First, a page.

In the 19th century, when the Japanese Emperor sends a gift pony to the US President it gets stolen and ransomed by Indians but Sheriff Gideon aided by an inept Japanese servant offers to deliver the ransom.
(1965) James Mitchum George Ardisson, Giacomo Rossi-Stuart, Jill Powers, Eduardo Ciannelli. After a search for his father's killers, Mitchum returns home only to find himself involved in a ... See full summary »
A thoroughbred Eurowestern as only Corbucci can do it
You gotta love the spaghetti western universe. The vision of a west where good guys get shot point blank with no warning, cartoonish villains chew the scenery in extreme close-ups, and the anti-hero walks away from the girl in the end. A lot of people call Corbucci's films 'depressing'. I find that a bit dodgy as far as descriptions go. I think bleak and unforgiving are more apt mostly because 'depressing' suggests a level of sentimentality almost every Eurowestern director ignored in favour of painting characters in broad strokes.
GLI SPECIALISTI must be seen in all its widescreen glory before it can take its proper place in the Sergio Corbucci canon. It's a beautiful movie. And it makes sense that Corbucci wanted to blow off some steam with COMPANEROS after the unremitting one two punch of THE GREAT SILENCE and this (although he would later revert back to his usual tricks with the foulmouthed SONNY AND JED). There's still a certain amount of caricature that detracts from the overall grimness of the movie, imo it hurts more than does any good to have a needless inclusion of three kids dressed like hippies skulking around town in search of gold and trouble. And it hurts to have Mario Adorf playing Mexican one-handed bandit El Diablo as over the top as he always plays his characters.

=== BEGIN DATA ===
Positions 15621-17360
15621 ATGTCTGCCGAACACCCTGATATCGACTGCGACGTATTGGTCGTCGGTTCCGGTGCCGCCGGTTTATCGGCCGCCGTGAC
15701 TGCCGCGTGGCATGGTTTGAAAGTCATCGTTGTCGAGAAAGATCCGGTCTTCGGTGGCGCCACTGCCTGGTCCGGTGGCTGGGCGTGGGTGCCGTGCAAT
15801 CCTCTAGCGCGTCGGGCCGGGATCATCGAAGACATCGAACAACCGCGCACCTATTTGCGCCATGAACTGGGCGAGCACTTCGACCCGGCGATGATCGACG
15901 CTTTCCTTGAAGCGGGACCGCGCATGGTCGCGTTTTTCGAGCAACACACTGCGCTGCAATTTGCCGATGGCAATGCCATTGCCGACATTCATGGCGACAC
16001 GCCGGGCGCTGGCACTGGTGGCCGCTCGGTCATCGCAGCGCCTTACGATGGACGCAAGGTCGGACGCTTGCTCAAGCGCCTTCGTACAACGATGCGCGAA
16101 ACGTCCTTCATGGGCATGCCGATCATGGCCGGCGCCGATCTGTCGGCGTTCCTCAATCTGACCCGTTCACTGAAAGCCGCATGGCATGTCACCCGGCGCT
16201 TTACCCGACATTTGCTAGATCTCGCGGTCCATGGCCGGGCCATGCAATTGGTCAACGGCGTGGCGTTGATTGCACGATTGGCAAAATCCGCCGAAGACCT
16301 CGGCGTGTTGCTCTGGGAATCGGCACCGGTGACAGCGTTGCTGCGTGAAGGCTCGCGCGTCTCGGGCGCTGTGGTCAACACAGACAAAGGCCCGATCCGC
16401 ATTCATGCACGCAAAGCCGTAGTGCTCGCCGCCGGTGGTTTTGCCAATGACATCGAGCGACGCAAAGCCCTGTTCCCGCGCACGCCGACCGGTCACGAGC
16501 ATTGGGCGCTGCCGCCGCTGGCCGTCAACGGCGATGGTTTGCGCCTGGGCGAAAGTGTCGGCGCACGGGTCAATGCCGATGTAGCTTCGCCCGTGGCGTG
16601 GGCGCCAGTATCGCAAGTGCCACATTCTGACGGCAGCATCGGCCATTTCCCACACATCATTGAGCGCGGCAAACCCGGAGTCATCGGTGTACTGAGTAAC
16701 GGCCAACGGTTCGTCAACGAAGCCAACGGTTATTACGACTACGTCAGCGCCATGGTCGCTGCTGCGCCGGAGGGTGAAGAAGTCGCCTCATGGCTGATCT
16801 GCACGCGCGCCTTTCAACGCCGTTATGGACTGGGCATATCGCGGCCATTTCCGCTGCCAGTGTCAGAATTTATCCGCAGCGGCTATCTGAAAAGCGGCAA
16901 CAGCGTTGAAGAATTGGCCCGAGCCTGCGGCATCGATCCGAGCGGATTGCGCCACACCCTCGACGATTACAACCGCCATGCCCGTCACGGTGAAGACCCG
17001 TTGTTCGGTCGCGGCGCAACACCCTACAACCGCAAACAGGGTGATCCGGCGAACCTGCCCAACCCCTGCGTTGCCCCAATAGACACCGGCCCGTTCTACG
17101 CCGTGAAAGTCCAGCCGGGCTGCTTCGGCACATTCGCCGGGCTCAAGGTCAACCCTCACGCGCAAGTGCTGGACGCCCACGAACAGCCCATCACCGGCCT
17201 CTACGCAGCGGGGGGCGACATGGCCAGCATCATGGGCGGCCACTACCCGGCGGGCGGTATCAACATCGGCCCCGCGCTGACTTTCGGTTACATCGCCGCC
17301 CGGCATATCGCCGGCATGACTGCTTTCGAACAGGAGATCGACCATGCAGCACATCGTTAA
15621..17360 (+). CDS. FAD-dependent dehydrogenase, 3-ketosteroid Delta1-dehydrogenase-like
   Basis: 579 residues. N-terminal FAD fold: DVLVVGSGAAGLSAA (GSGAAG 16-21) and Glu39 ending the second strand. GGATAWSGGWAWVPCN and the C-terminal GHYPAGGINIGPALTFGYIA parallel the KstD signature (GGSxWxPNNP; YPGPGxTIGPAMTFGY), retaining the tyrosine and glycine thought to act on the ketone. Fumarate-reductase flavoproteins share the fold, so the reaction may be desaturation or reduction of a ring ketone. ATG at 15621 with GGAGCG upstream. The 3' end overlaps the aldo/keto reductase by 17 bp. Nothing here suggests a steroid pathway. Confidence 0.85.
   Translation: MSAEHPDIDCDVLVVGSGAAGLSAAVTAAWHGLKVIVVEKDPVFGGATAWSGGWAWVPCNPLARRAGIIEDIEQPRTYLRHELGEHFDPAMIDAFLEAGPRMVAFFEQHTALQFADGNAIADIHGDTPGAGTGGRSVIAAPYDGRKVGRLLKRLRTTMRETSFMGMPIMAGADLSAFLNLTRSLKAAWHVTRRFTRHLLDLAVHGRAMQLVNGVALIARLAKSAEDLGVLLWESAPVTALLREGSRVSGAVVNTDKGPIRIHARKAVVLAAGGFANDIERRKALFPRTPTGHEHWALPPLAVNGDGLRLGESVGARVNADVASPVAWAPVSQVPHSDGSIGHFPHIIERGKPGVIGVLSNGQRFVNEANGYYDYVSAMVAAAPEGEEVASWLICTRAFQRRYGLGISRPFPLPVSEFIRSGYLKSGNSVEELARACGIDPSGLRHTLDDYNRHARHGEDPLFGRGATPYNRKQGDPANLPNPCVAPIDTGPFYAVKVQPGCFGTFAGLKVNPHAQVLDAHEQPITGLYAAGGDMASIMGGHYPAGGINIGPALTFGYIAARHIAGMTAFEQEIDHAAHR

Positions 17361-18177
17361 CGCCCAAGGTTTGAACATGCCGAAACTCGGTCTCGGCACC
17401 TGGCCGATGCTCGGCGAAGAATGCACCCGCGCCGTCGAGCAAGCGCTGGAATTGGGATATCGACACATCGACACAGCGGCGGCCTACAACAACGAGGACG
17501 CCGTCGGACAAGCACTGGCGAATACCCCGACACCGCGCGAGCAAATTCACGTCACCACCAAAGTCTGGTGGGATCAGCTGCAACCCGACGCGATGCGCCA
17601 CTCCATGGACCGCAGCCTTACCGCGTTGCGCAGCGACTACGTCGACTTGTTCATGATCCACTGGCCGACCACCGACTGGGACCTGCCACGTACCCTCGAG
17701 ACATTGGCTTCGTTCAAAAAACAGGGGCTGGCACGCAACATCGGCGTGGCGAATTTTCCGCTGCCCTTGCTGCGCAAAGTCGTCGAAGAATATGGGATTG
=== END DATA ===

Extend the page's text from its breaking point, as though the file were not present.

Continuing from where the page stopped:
Those minor gripes aside there's more than enough here to wet the palate of the spaghetti aficionado. Shootouts galore, the population of an entire town reduced to crawling naked in the dirt, the typical iconic badassitude of the laconic antihero (played by Johnny Halliday), the moral bankruptcy of almost every character in the movie. Corbucci might never receive the acclaim of the more famous Sergio or the American patriarchs of the genre but you and I know that's a gross injustice for a very talented director. His dynamic shot selection, in depth staging with objects sticking close to the camera and receding in the background, his flair for quick pacing and feverish energy in moving a story that wasn't always all that along, the way he photographs open spaces, everything in his work makes me sure that if Corbucci was American and had emerged 15 years later along with Mann and Hawks, the Cahiers du Cinema critics would have lauded him as an auteur worthy of serious critical consideration.
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